NAB: ASCAP and BMI Consent Decrees are Necessary
Aug 7, 2014 9:59 AM
WASHINGTON� The National Association of Broadcasters believes consent decrees governing the licensing of musical works performance rights provide protection from anti-competitive behavior by performance rights organizations, the organization said in comments filed with the Department of Justice's Antitrust Division.
The advocacy organization argued that BMI and ASCAP''s consent decrees should remain, concurring with views expressed by the Television Music License Committee and the Radio Music License Committee. Economist Steven Peterson''s analysis was also cited, which concludes that consent decrees are in the public interest due to efficient administration and enforcement of music rights licensing. PRO SESAC was given as an example of problems that occur without DOJ oversight and with blanket licensing ability; the two antitrust cases brought against SESAC were referenced, in which the ruling said the PRO had engaged in anticompetitive behavior.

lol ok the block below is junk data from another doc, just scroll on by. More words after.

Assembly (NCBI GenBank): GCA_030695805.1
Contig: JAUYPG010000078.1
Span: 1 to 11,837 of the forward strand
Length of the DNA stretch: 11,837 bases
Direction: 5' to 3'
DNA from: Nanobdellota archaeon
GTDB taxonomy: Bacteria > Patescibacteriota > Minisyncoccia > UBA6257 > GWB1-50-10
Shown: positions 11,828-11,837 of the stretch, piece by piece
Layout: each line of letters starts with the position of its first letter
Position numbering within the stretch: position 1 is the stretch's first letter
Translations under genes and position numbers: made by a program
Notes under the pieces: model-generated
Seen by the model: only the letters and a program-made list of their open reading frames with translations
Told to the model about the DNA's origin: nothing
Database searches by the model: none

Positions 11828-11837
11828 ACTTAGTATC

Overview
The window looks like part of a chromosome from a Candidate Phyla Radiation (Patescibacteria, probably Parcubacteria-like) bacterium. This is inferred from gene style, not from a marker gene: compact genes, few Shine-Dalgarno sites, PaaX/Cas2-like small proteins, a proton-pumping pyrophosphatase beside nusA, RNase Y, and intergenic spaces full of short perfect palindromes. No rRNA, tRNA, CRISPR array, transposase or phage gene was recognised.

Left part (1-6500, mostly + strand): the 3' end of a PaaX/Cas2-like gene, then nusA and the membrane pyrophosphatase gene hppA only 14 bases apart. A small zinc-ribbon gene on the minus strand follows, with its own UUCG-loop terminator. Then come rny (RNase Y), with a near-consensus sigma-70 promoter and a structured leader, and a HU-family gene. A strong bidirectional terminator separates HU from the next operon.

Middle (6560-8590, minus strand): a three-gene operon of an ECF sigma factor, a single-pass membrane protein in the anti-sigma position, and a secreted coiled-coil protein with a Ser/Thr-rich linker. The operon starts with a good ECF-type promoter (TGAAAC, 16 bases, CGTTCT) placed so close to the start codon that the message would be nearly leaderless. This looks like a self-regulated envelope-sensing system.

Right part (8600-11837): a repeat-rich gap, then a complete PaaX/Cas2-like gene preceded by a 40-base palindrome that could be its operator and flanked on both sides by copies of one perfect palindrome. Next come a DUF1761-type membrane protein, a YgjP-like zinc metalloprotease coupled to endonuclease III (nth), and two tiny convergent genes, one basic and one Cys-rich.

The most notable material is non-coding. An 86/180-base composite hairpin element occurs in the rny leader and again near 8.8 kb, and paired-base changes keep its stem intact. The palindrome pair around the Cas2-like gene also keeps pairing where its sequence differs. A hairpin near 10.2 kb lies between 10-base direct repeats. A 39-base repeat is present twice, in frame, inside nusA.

�Radio and television broadcasters lack control, in certain instances, over the particular songs that are broadcast,� said NAB in the filing. �Even with respect to programming created by broadcasters, each of the PROs has aggregated such a large repertory that there is often no practical way to avoid playing music licensed by each of the PROs.�
NAB also urged the DOJ to not allow some music publishers to selectively withdraw their catalogs from the PROs for some licensees but not for others.
�If allowed to circumvent the consent decrees, those publishers will abuse their market power to extract supra-competitive rates, terms, and conditions from the blanket licensees they choose to target," NAB said of the major music publishers.
If the DOJ decides to amend the consent decrees, NAB said, then it should focus on requiring greater transparency by ASCAP and BMI. The PROs should provide more accurate and comprehensive information about the musical compositions that are being licensed, which could help develop an alternative to the anti-competitive effects of blanket licenses.